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NEWS
By Jonathan Pitts, The Baltimore Sun | December 26, 2012
She had won a string of beauty pageants - and was the original St. Pauli Girl of beer advertising fame - so Debbie Walker, a blond model from Washington, D.C., was accustomed to her fair share of attention. But she'd never seen anything like the morning of July 15, 1981. She had to wear a skin-tight, sequined costume with a 15-foot train for that gig. A team of frogmen carried her across a makeshift pond and placed her on a rock. And as cameras from media outlets around the world clicked, flashed and rolled, three seals swam over to pay her a visit, followed by an equally frisky mayor of Baltimore, William Donald Schaefer.
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BUSINESS
By Chris Korman, The Baltimore Sun | December 5, 2012
Attendance at the National Aquarium this year is expected to tick up a little more than 1 percent to 1.33 million, but remains significantly below levels experienced several years ago before the recession. Still, an economic impact report to be released Wednesday found that many of the visitors to the Inner Harbor attraction come from out of state, spend a good deal of money in the region and cite the aquarium as the reason they came. The study, conducted by Sage Policy Group, estimates that the aquarium is responsible for an economic impact of nearly $320 million in the Baltimore and Washington region, providing an underpinning for more than 3,300 jobs.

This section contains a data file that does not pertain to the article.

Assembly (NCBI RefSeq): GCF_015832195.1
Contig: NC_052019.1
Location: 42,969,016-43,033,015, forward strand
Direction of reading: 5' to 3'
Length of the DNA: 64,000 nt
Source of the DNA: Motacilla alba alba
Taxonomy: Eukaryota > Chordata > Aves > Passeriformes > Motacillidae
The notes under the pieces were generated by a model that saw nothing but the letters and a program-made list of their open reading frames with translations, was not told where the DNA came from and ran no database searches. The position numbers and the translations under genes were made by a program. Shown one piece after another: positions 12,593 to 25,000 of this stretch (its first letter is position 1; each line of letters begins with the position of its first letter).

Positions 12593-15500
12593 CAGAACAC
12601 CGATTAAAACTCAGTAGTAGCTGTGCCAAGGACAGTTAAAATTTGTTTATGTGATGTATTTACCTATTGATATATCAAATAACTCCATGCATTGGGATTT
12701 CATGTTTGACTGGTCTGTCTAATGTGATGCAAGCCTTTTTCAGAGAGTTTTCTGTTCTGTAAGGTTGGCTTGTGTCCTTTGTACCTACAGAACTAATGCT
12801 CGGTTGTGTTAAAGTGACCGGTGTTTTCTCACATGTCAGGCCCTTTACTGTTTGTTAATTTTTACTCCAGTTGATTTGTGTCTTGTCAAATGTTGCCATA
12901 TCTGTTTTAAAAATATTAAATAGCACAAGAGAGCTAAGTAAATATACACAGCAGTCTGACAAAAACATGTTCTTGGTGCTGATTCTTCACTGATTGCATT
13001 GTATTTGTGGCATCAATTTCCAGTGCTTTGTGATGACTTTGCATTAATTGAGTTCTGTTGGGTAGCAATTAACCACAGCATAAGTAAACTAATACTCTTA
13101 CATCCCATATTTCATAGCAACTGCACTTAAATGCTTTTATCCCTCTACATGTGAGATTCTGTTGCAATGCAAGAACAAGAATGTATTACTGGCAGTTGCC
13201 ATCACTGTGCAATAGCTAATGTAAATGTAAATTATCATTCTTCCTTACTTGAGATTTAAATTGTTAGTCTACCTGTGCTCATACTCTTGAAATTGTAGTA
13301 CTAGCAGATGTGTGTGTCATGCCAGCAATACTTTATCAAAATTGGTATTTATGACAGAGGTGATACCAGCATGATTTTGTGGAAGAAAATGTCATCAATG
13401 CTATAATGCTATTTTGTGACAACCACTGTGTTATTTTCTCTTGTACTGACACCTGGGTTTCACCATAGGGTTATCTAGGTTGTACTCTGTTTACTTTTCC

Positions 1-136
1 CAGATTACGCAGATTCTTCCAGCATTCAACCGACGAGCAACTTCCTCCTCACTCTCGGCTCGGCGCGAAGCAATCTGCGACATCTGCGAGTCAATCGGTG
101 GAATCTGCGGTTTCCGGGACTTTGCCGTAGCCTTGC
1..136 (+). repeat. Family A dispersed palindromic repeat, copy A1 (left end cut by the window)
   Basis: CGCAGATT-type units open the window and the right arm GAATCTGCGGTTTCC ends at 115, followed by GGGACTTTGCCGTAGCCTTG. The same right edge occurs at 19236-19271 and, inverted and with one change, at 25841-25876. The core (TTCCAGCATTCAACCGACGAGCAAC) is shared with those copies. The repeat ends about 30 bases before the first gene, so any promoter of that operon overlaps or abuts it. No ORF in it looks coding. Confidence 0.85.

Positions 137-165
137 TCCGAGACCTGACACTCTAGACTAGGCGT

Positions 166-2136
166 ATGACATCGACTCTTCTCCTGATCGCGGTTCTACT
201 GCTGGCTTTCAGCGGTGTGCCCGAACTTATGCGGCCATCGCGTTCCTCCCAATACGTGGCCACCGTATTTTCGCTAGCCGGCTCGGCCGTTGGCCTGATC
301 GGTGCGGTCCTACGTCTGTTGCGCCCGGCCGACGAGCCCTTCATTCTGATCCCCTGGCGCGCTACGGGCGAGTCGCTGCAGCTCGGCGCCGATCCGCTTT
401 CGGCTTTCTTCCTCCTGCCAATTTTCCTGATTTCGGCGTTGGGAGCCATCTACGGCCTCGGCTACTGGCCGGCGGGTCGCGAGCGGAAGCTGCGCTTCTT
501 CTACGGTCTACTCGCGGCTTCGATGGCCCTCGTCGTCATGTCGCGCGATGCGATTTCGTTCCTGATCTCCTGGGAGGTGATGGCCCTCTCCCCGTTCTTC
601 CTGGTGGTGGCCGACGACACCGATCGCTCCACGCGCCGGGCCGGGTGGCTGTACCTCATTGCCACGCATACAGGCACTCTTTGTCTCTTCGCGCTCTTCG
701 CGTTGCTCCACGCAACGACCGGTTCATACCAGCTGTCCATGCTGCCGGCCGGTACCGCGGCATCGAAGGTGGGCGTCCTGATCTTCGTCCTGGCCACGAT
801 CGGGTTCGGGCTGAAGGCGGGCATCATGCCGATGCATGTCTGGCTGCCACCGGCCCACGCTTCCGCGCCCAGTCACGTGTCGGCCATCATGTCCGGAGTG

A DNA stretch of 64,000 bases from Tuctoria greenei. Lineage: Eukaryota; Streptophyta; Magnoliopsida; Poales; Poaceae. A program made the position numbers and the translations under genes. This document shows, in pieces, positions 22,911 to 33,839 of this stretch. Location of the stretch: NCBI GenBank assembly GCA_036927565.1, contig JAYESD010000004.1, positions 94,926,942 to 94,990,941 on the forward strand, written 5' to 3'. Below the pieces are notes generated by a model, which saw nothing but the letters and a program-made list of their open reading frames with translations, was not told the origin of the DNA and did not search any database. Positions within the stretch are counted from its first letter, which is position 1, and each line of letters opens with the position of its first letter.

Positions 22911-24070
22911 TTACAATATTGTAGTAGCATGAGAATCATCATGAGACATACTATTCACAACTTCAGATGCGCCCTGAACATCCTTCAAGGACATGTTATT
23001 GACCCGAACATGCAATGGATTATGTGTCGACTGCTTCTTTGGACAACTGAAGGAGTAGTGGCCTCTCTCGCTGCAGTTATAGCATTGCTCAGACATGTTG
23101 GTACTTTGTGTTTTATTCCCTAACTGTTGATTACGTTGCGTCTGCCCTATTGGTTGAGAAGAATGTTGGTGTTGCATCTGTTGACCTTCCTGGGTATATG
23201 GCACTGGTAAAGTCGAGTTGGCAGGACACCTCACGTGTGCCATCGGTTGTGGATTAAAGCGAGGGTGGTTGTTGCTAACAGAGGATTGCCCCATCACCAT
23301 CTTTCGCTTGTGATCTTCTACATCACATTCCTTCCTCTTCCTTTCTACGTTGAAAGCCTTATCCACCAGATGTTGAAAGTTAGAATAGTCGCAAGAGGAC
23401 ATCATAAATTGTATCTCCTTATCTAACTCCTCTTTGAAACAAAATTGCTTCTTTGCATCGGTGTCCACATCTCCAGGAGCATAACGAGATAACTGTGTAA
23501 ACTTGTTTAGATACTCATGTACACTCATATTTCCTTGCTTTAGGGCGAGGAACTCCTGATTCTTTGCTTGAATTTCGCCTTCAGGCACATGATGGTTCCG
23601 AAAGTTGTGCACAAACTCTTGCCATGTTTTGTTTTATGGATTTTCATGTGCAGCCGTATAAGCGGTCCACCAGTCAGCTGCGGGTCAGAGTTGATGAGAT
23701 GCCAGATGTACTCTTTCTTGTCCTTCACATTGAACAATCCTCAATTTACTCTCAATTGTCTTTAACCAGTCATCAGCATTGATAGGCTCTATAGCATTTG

ENTERTAINMENT
By Chris Kaltenbach, The Baltimore Sun | October 22, 2012
Marylanders can knock up to $8 off the cost of a morning visit to Baltimore's National Aquarium, under a program announced Monday. The "Maryland Mornings" promotion discounts adult admission by $8 and child admission by $4 for visits that start before noon Sunday through Friday. "Maryland Mornings is one of the ways for us to show our appreciation to our fellow community members," Aquarium CEO John Racanelli said in a news release. "National Aquarium may have a reach that spans across the country and world, but our roots are in Maryland and many of our conservation and education efforts are based here.
ENTERTAINMENT